8. It feels like this thread is long overdue for an update. Last time I was ready to close up the two halves of the fuselage. Next came the engines which come in two halves with a front piece that includes the fan blades. In this picture you can see that there are some big lumps of extra plastic in the exhausts They go together ok ish But the shape of the exhausts is wrong compared with the PE That meant a while load of reshaping and cutting was required. On to the now glued fuselage and I wanted to fit some of the PE The starboard side had the correct vents marked in the plastic so just cut them out, make a small recess and fit the PE. The port side however had nothing so after checking with the Waldorf section I used the other side to make a template which i used to position the holes for these vents and scratch built the bulge in this panel from sprite and styrene sheet Nacelles next. The fit with the fuselage is good, but the fit with the stub wings ... Port side is better. But if you look at the reinforcing "lump" at the wing root and compare with this from the walk around... The reinforcing "lump" is kinda correct for the starboard side, but on the port side it's more like three shape of a fillet weld . So the big lumps came off and was replaced with a piece I scratched from sprue T'other side was filled too, before the primer went on The final panel went on underneath. This needed a lot of filler and a lot of sanding to make it seamless That picture is a WIP. Lots more to do after that before I was happy to move on to the pylons Engines and canopy on Handles and defensive suite installed. And the engine mounted sensors of apparent endless breakability. Finally some preshading Bit of a test Happy so far, so crack on with the rest I left that to dry for a while to sort out the issues with the rotors. Particularly ill-defined and lots of flash meant a lot of clean up to start with this And to end up with this Still plenty of work to do, but getting somewhere useful. Finally for today here it is on the shelf, in natural light, with rotors in place to see what it looks like Hope you like it so far. Happy modelling!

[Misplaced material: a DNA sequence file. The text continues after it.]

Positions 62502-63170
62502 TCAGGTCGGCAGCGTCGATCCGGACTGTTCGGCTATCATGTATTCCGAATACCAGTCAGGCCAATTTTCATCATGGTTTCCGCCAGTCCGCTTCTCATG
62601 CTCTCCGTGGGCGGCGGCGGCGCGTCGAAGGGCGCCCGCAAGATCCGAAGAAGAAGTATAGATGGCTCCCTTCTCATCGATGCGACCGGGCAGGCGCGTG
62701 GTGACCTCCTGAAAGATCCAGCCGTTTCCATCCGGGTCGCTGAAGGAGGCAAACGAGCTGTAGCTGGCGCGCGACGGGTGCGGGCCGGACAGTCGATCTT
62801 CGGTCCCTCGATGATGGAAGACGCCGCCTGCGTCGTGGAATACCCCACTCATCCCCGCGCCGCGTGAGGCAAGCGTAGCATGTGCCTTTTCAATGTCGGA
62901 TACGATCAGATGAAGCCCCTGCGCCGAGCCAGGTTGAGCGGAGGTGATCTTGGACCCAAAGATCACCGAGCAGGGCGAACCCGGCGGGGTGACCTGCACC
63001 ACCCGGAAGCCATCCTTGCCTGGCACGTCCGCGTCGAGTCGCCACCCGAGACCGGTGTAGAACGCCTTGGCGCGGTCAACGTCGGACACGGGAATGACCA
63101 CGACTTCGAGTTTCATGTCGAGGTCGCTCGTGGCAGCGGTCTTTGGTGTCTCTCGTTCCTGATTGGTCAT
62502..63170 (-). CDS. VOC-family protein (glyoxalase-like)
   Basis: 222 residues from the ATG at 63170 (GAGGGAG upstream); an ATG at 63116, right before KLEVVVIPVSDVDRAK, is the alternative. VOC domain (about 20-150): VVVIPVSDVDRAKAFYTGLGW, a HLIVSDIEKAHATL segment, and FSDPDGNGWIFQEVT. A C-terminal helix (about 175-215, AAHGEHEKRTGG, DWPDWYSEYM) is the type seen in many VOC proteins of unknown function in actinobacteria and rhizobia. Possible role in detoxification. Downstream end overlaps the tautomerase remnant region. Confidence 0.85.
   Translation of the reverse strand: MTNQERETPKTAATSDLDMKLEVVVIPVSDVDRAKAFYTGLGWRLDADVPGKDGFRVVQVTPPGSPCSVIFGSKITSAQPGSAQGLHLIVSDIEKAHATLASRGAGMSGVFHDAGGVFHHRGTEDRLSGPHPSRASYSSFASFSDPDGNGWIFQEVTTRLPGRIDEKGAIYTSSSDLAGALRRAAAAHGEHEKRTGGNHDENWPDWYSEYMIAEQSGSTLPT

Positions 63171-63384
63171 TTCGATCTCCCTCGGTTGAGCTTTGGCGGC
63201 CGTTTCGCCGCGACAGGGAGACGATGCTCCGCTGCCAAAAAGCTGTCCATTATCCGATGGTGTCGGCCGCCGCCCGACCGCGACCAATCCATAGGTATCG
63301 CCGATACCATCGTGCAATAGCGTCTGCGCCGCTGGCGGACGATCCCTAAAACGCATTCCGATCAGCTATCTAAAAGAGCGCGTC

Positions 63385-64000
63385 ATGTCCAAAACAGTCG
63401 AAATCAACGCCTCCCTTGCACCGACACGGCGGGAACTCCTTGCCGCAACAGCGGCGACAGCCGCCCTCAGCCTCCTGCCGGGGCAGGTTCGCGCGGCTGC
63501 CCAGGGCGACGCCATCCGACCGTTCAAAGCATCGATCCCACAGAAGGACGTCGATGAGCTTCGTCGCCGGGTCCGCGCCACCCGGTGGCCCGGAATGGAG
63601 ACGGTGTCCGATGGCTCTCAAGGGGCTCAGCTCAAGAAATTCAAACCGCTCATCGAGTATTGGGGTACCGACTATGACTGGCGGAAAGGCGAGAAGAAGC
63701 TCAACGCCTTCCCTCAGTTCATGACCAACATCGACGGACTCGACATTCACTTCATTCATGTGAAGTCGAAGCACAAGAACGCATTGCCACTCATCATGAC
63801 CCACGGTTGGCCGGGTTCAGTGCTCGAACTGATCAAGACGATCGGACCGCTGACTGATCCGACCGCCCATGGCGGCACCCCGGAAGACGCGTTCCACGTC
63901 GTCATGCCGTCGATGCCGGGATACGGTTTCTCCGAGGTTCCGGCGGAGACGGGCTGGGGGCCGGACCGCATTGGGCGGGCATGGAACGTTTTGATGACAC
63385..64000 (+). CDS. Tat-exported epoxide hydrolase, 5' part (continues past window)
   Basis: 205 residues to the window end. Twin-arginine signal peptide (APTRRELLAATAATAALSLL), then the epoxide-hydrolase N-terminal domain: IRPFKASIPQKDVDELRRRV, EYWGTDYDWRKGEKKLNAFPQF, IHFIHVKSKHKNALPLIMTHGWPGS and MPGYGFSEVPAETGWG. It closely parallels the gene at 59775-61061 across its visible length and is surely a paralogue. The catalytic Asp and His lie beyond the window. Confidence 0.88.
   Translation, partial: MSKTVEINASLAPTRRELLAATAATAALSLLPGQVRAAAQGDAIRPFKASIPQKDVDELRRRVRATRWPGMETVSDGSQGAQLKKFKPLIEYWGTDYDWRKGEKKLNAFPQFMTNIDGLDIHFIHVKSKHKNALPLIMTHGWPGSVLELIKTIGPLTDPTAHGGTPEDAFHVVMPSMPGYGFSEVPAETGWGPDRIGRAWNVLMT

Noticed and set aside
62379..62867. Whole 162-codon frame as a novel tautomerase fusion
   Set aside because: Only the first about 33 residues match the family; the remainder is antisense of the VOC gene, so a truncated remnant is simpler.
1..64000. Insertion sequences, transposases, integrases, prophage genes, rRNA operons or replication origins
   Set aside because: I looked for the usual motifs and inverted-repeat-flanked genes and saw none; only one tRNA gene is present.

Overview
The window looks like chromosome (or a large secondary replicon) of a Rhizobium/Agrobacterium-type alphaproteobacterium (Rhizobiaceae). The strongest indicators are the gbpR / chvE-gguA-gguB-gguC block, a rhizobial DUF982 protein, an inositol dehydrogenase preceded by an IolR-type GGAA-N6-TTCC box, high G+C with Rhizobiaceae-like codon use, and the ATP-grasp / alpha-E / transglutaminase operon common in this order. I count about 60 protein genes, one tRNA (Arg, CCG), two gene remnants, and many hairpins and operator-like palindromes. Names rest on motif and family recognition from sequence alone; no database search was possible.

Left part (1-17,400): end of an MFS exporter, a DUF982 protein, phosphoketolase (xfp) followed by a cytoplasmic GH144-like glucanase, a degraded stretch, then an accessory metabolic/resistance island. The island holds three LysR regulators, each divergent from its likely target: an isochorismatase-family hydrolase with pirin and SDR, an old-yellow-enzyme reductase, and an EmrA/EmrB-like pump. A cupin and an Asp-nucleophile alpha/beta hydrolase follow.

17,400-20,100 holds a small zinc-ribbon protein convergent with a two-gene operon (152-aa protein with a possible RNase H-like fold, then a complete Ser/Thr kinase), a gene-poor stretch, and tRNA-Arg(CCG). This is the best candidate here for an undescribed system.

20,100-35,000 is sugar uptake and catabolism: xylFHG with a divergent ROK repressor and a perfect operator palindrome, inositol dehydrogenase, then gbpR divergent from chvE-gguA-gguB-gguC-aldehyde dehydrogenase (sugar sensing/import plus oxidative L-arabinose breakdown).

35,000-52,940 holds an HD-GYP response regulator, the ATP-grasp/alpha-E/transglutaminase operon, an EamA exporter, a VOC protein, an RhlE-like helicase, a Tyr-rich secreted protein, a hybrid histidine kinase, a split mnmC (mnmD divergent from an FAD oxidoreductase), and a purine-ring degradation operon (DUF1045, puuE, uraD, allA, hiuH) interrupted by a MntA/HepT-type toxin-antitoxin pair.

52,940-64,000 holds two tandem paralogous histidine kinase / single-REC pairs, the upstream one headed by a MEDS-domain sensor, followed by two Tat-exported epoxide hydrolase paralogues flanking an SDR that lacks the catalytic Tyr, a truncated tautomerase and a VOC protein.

9. Just caught up with this thread. Bill, that looks fantastic, congrats!
  10. Riveting stuff Alan, as your builds so often are. Makes me want to spend a lifetime learning cad so that I could be half as good. Alas I'd need a time machine first and I don't have time to build one of those.
  11. Can't wait to see this one, I love a helicopter. Glad you're feeling better.
  12. I've only just caught up with the end of the Wyvern and you're already 6 pages into this build! Hope you're soon back on-par Ced.
  13. <forming the following sentence with care> Lovely job on the rims Bill! I'm really enjoying this build. Chris
  14. There's a number of pieces that make up the rear rotor shaft assembly. They're layed out in the instructions like this. But as there are no linkages supplied, what it doesn't tell you is that part 76 has to have a particular orientation to part 61 so that eventually it's posts will line up with the control arms on the rotors. As I mentioned before, with some parts the correct shape is in there somewhere, it's just left to the modeller to reveal it... Here's a picture showing the extra plastic that comes with piece 76 and is neither on the diagram nor the walk around, but they give it ye anyway. I've trimmed the right side so you can see what the left side should look like. So definitely some things to watch out for, but I think that when I've removed the extra bits and added the bits that they left out it'll be somewhere useful. This is where I've got to and now it's done, I'm ready to close up. Happy modelling Chris